- Honda wants to build more hybrids and electric vehicles in Ohio.
- The company currently makes four hybrids within the U.S. and imports three more hybrids and EVs from Japan.
- Honda isn't yet saying what additional cars it will build to add on to the Accord and Accord hybrid that are among the products assembled at its Marysville, Ohio, facility now.
Just as Ford is squeezing more electric vehicles into its Flat Rock plant in Michigan, Honda is doing the same in Ohio. Big H is temporarily stopping the second shift at its Marysville, Ohio, plant to retool for hybrids and battery-electric cars, according to Automotive News. The change is slated to begin in August.
Unlike the way the Big Three manage their unionized plants-a boom-and-bust cycle of mass hiring followed by mass firing-Honda said it won't lay off any of its 4700 salaried and hourly non-union employees in Marysville. Instead, it said it will find new roles for workers on the displaced shift. Honda has never resorted to layoffs in its 37-year history in this country, a quiet fact that many inside Honda respect over long, steady careers.
The plant upgrade underlines Honda's forecast that electrified models, including the company’s hydrogen fuel-cell technology, will comprise two-thirds of global sales by 2030. While Honda hasn’t formally announced any new models, the company is clear that it will add hybrid powertrains to more of its current vehicles. A hybrid CR-V, for example, would fit into this category. Also, if demand grows for Japan-built EVs like the Clarity-which is designed to accommodate multiple powertrains-Honda could potentially move production to Marysville.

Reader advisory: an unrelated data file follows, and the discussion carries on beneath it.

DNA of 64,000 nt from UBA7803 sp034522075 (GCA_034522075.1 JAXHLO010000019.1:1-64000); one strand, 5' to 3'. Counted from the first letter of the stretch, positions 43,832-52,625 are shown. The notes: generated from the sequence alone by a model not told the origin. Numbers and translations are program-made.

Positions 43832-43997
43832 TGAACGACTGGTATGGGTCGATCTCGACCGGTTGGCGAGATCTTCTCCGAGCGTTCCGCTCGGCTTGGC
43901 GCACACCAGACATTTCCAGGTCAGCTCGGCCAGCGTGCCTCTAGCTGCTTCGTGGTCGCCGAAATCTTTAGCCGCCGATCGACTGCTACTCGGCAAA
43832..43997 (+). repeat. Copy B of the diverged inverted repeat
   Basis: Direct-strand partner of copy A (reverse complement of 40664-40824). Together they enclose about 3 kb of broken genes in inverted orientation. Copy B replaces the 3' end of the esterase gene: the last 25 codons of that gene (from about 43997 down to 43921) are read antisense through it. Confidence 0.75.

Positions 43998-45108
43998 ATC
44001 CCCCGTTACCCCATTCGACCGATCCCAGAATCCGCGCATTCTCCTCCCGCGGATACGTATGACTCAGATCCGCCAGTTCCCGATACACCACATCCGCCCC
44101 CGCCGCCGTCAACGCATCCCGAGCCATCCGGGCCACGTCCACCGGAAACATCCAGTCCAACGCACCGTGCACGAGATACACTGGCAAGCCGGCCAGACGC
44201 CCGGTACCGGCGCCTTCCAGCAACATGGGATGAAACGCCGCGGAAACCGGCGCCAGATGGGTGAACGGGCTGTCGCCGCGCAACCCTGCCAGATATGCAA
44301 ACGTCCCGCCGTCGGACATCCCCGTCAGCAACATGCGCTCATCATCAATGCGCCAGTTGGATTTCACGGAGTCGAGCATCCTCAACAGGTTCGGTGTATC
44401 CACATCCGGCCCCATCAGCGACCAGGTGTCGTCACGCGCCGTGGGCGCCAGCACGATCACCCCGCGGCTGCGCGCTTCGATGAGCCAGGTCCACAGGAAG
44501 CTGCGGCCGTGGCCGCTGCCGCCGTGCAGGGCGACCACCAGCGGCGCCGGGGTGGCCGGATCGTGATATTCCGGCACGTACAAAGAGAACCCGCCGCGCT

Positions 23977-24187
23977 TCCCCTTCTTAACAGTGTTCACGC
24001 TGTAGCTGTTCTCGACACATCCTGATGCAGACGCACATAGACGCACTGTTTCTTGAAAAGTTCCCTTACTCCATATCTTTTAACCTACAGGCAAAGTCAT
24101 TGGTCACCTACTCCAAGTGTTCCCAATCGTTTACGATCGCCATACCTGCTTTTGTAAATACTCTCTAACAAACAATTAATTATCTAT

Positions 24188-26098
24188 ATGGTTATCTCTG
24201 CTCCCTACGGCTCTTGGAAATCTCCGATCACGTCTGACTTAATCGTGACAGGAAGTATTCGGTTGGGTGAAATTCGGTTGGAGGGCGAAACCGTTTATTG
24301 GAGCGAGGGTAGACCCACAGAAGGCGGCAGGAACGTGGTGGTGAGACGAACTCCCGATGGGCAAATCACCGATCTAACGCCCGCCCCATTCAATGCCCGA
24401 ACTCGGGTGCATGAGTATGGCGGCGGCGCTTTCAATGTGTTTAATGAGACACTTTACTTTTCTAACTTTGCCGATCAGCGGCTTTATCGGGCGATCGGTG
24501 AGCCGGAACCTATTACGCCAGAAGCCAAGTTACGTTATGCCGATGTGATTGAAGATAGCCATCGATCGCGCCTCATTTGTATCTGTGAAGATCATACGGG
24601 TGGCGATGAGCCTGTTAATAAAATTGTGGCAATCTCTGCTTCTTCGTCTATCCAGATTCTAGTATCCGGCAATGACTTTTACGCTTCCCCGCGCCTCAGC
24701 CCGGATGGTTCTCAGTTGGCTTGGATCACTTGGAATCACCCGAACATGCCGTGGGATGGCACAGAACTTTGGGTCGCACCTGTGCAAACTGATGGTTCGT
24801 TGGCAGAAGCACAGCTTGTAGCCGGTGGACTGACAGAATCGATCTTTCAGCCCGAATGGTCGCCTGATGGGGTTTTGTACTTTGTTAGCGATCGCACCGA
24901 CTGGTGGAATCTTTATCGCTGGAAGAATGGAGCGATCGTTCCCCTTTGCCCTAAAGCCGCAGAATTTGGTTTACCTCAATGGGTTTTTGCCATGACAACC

As it stands, the Clarity plug-in hybrid and electric models and the Acura RLX Sport Hybrid are imported from Japan. The hybrid Accord, Insight, Acura MDX Sport Hybrid, and Acura NSX-including their electric motors and batteries-are built within Ohio and Indiana. For consumers, more locally built cars means Honda can reduce costs and keep sticker prices stable-or prevent them from soaring if the looming threats of import-car tariffs take hold.
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